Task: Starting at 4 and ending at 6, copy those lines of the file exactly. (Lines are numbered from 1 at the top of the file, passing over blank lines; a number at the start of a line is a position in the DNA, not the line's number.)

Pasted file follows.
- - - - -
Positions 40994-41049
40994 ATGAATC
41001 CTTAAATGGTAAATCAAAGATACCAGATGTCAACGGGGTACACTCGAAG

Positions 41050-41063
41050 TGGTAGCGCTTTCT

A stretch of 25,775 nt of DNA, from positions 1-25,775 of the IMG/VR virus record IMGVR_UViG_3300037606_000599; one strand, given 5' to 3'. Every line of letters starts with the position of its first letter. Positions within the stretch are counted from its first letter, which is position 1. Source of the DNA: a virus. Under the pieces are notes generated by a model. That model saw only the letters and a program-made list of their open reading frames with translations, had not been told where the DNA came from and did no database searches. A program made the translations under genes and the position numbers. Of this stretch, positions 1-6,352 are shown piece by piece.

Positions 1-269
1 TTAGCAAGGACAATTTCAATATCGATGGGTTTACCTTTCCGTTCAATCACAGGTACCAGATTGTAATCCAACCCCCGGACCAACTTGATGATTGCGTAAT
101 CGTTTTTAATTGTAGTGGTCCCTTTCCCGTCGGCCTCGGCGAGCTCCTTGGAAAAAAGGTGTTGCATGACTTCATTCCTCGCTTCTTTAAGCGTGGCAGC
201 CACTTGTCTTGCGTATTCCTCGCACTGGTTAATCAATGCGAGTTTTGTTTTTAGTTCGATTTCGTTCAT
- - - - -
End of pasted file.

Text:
Positions 41050-41063
41050 TGGTAGCGCTTTCT

A stretch of 25,775 nt of DNA, from positions 1-25,775 of the IMG/VR virus record IMGVR_UViG_3300037606_000599; one strand, given 5' to 3'. Every line of letters starts with the position of its first letter. Positions within the stretch are counted from its first letter, which is position 1. Source of the DNA: a virus. Under the pieces are notes generated by a model. That model saw only the letters and a program-made list of their open reading frames with translations, had not been told where the DNA came from and did no database searches. A program made the translations under genes and the position numbers. Of this stretch, positions 1-6,352 are shown piece by piece.